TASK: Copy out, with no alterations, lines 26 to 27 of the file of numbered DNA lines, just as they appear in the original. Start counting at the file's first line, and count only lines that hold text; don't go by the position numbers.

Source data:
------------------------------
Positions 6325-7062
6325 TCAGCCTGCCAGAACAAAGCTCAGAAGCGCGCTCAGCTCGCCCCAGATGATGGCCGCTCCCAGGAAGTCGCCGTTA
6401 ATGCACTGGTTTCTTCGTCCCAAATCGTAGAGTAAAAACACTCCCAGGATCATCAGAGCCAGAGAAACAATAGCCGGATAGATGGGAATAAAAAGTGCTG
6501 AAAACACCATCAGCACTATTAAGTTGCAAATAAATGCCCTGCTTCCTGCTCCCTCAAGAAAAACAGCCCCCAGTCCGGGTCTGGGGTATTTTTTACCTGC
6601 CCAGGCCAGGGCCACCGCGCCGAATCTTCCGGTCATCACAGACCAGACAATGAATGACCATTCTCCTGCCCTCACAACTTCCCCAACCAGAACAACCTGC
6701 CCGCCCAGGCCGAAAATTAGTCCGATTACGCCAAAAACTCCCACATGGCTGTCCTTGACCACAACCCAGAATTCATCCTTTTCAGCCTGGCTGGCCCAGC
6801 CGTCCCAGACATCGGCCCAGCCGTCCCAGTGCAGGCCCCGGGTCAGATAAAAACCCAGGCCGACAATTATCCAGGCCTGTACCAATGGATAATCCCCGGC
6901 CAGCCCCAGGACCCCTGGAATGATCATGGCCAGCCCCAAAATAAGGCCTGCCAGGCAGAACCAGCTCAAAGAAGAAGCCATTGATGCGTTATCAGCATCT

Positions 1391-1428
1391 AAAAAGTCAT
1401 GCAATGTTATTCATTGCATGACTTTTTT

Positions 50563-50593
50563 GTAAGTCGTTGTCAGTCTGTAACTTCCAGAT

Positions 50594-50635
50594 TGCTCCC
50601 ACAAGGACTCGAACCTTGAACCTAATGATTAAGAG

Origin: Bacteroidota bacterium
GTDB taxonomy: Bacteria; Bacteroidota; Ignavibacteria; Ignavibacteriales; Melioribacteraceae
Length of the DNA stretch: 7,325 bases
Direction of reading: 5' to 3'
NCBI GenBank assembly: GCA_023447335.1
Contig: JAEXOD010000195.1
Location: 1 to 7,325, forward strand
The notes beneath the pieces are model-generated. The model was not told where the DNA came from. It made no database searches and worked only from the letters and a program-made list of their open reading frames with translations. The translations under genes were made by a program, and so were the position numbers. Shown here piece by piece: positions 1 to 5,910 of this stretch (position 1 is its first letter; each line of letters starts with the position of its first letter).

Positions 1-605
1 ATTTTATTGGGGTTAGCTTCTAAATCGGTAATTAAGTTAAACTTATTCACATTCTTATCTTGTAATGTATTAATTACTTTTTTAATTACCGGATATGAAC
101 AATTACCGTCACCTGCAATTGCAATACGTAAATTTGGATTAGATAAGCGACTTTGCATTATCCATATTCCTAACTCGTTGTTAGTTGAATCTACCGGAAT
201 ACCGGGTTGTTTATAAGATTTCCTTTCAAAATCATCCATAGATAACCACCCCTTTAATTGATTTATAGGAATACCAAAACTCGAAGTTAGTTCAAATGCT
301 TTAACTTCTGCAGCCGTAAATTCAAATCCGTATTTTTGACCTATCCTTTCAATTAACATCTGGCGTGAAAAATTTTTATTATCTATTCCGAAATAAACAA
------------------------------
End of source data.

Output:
1 ATTTTATTGGGGTTAGCTTCTAAATCGGTAATTAAGTTAAACTTATTCACATTCTTATCTTGTAATGTATTAATTACTTTTTTAATTACCGGATATGAAC
101 AATTACCGTCACCTGCAATTGCAATACGTAAATTTGGATTAGATAAGCGACTTTGCATTATCCATATTCCTAACTCGTTGTTAGTTGAATCTACCGGAAT